If you are looking at a relatively new business with bad gross margins, you should observe the trend of gross margins over a couple of years and you should see a rising trend in the gross margins. They can increase their gross margins either by increasing their revenues and reaching economies of scale or by cutting costs and increasing prices. I prefer the first strategy of increasing revenues and reaching economies of scale. The second strategy of reducing costs leads to poor product quality and increasing prices may make the product too expensive! If you don't observe this pattern with bad gross margins, it might be best to avoid such a business as it will tend to be unsustainable over the long term.
An example of the above discussion is Samsara. If you look at their gross margins for the past 2-3 years you can see significant expansion to acceptable levels from unacceptable levels. Check out the image below.
A similar strategy is at play at Twilio, where they are on a journey to expand gross margins by increasingly selling higher-margin software products, most recent ones from their acquisition of Segment.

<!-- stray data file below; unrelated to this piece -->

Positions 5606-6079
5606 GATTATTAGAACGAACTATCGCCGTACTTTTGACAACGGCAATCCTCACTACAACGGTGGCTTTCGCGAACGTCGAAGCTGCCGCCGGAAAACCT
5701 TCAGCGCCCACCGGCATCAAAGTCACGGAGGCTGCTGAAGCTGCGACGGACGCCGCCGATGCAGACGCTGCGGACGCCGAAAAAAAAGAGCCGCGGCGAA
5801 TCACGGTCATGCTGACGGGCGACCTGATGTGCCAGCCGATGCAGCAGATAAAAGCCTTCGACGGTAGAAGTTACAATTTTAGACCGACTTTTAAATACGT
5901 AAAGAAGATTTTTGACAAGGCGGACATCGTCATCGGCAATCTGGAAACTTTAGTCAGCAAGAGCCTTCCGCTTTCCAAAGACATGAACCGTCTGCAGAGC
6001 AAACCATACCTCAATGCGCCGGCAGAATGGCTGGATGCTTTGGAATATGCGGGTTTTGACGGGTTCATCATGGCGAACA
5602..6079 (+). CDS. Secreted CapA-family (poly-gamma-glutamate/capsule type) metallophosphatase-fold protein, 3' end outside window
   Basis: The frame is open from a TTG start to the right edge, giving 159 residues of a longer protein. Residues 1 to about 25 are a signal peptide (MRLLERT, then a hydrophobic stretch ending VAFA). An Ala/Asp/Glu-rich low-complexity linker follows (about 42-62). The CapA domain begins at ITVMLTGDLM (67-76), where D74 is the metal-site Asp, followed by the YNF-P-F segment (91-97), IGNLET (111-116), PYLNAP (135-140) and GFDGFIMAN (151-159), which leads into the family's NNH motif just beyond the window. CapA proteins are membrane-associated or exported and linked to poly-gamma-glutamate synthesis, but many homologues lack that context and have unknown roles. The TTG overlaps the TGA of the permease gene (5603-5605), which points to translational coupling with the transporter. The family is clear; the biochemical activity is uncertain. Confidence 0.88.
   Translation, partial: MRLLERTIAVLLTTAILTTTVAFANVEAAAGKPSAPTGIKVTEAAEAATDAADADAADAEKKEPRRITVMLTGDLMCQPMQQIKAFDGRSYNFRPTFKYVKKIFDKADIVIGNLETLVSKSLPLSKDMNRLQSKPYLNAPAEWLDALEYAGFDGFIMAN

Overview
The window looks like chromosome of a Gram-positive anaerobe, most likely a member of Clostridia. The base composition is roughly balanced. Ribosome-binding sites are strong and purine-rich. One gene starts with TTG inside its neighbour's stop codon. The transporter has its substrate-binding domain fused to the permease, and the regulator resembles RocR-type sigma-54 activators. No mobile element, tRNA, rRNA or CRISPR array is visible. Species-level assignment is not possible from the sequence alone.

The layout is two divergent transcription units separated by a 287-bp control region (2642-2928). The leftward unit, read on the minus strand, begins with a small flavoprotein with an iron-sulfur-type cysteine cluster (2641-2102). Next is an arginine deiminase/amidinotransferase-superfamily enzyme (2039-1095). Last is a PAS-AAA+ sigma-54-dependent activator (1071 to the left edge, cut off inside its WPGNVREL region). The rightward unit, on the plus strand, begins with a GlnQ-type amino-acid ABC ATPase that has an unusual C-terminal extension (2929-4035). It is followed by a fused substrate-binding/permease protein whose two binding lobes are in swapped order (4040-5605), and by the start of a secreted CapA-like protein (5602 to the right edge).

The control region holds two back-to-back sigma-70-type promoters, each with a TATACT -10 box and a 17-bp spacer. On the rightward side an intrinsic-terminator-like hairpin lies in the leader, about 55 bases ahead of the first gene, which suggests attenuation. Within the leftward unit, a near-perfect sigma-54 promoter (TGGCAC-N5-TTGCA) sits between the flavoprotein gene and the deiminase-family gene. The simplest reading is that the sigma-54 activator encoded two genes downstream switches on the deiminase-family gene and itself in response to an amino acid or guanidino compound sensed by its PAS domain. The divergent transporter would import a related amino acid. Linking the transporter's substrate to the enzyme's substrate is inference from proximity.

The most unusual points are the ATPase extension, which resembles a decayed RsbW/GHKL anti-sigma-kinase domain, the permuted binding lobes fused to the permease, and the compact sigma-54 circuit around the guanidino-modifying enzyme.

Lower gross margins can also indicate a higher degree of services/professional services being used for the implementation of SaaS which can be a positive or a negative depending on the business.
As gross margin increases, more money (i.e., gross profit) is available for reinvestment into a company’s operating expenses. A company with strong unit economics may choose to invest more cash into sales and marketing. A company with customers clamoring for additional modules/products may decide to invest more into R&D.
If you love this article and my work, I urge you to subscribe and share.
Thanks, take care.
Chet @ Modern Growth Investing